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Philippines' ex-leader Arroyo: 'I was persecuted'
[MANILA] Former Philippine president Gloria Arroyo has declared herself a victim of political persecution, following her release from nearly five years in detention over a corruption case.
In her first public comments since being freed from a military hospital on Thursday after the Supreme Court dismissed plunder charges against her, Arroyo insisted her detention was "unjust".
The court found "insufficient evidence" to accuse her of stealing 366 million pesos (S$12 million) in state lottery funds meant for charity programmes while she was in office between 2001 and 2010.
"This whole thing of (using) political power to persecute political enemies, this must stop. I must be the last victim," Arroyo told ABS-CBN television over the weekend.
"I don't wish what happened to me on my worst enemies." Arroyo was jailed in 2011 under the administration of then president Benigno Aquino, who sought to make his predecessor a high-profile scalp of his anti-corruption campaign.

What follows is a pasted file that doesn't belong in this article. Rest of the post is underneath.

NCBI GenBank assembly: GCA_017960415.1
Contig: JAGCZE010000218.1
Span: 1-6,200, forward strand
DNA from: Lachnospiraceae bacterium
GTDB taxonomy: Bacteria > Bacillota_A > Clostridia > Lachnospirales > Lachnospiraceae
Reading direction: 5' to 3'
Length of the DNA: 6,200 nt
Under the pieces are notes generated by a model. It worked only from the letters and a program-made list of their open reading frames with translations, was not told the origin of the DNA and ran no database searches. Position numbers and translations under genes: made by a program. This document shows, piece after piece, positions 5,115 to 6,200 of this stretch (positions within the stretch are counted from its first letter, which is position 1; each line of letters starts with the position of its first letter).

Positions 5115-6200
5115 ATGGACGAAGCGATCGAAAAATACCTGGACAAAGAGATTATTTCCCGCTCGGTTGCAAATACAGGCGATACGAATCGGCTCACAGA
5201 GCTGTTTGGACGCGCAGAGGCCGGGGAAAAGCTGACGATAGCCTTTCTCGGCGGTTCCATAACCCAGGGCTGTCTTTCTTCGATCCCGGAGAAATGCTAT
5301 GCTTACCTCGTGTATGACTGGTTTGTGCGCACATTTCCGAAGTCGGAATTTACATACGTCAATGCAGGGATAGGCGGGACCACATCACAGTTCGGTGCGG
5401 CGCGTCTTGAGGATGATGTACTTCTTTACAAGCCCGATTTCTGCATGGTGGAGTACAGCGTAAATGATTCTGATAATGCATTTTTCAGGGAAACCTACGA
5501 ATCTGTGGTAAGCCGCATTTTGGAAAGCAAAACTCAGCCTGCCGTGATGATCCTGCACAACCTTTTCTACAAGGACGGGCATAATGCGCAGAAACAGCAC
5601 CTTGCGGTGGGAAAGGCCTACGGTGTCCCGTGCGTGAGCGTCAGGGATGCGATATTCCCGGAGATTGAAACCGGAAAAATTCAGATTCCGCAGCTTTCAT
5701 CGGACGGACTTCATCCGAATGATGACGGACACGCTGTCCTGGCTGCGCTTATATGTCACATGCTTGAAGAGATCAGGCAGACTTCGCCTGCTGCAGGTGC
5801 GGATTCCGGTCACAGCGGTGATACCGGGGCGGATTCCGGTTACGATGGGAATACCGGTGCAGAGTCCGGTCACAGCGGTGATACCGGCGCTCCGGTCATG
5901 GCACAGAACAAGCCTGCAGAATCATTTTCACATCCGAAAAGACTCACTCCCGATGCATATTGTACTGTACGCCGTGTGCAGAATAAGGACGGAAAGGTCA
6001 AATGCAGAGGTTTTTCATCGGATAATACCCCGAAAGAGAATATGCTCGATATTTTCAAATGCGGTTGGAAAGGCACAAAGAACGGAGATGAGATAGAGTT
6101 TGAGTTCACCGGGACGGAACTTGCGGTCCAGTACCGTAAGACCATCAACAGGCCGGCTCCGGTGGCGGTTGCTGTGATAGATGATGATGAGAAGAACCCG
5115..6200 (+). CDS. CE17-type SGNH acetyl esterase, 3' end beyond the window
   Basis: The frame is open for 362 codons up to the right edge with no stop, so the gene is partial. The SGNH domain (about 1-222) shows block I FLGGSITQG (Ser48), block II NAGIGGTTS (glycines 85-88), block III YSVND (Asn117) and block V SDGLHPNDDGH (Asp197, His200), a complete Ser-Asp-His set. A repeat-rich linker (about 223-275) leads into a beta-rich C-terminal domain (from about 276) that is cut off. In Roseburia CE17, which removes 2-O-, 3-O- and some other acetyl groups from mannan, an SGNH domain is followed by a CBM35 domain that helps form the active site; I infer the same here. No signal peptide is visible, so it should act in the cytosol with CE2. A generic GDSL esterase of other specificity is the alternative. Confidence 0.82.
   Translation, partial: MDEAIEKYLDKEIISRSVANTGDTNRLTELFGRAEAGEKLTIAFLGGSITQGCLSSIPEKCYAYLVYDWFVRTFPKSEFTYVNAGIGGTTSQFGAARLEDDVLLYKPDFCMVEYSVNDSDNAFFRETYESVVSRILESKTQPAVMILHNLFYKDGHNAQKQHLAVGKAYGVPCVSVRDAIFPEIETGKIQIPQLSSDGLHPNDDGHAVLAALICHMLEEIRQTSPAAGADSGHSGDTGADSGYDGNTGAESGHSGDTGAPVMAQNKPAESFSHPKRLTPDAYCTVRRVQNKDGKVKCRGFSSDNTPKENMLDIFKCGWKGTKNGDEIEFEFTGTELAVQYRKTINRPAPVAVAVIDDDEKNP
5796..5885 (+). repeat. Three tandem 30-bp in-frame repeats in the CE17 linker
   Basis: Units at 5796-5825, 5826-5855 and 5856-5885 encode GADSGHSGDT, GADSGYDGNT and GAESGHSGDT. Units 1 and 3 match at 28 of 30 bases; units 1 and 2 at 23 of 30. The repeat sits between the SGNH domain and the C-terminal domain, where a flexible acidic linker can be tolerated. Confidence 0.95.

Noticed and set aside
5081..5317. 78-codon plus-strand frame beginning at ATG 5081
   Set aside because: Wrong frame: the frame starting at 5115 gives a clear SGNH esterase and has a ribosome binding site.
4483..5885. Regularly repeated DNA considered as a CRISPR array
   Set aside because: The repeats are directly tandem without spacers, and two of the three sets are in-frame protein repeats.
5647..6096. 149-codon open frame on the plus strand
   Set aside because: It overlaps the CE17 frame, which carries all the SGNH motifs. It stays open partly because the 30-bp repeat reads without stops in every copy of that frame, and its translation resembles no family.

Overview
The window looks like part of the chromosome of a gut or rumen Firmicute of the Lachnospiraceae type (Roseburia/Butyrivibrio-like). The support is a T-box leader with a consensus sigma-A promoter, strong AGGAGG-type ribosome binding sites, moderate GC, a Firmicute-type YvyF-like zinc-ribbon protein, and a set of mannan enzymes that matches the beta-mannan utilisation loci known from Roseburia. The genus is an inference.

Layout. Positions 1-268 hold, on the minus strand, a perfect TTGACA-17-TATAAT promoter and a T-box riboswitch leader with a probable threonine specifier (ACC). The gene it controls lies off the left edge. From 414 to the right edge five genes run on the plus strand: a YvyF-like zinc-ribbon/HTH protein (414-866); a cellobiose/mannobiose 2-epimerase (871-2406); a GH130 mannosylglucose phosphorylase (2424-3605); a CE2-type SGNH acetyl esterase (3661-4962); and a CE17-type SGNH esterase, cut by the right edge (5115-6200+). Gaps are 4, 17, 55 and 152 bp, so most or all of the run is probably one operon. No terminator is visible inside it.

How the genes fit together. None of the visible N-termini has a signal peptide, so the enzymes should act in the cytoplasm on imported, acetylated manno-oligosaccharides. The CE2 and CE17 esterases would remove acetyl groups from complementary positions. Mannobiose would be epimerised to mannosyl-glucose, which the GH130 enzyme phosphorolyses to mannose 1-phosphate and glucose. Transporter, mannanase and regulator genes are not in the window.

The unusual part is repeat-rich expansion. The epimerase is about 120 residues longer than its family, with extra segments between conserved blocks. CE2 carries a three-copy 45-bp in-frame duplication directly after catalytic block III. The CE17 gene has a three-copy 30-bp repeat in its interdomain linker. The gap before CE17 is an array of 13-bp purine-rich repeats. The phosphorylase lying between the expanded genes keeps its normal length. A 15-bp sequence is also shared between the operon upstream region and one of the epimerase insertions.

Firebrand leader Rodrigo Duterte succeeded Aquino in June, and offered to pardon Arroyo.
Aquino had questioned the decision to free Arroyo, saying she must be held accountable for misusing funds intended for the poor.
The daughter of former president Diosdado Macapagal, Arroyo said her family also experienced persecution when rivals went after her father's allies.
"I'm not saying that political figures should be immune from prosecution. What I'm saying is that the process should be fair and even-handed," she said.
Despite her detention, Arroyo retained her seat in the House of Representatives in May elections, winning a third three-year term as a congresswoman representing her family's stronghold in a farming and industrial province just north of Manila.
Arroyo returned to congress on Monday to hear Mr Duterte's address to the legislature and to attend the opening of parliament.
The former president, who suffers from a spinal illness, wore a neck brace to congress. She said she plans to go abroad to seek medical treatment.
Arroyo faced various corruption controversies during her presidency. She was initially arrested on charges of electoral sabotage for allegedly conspiring with election officials to rig 2007 senatorial polls.
Because of her condition, the government allowed her to be detained in a military hospital.
She was granted bail for the vote-rigging case in July 2012 after the court - while not dismissing the charge - ruled evidence against her was weak.
But the corruption case against Arroyo was lodged the same year, keeping her in detention.
The ombudsman said last week it was preparing another corruption charge against her.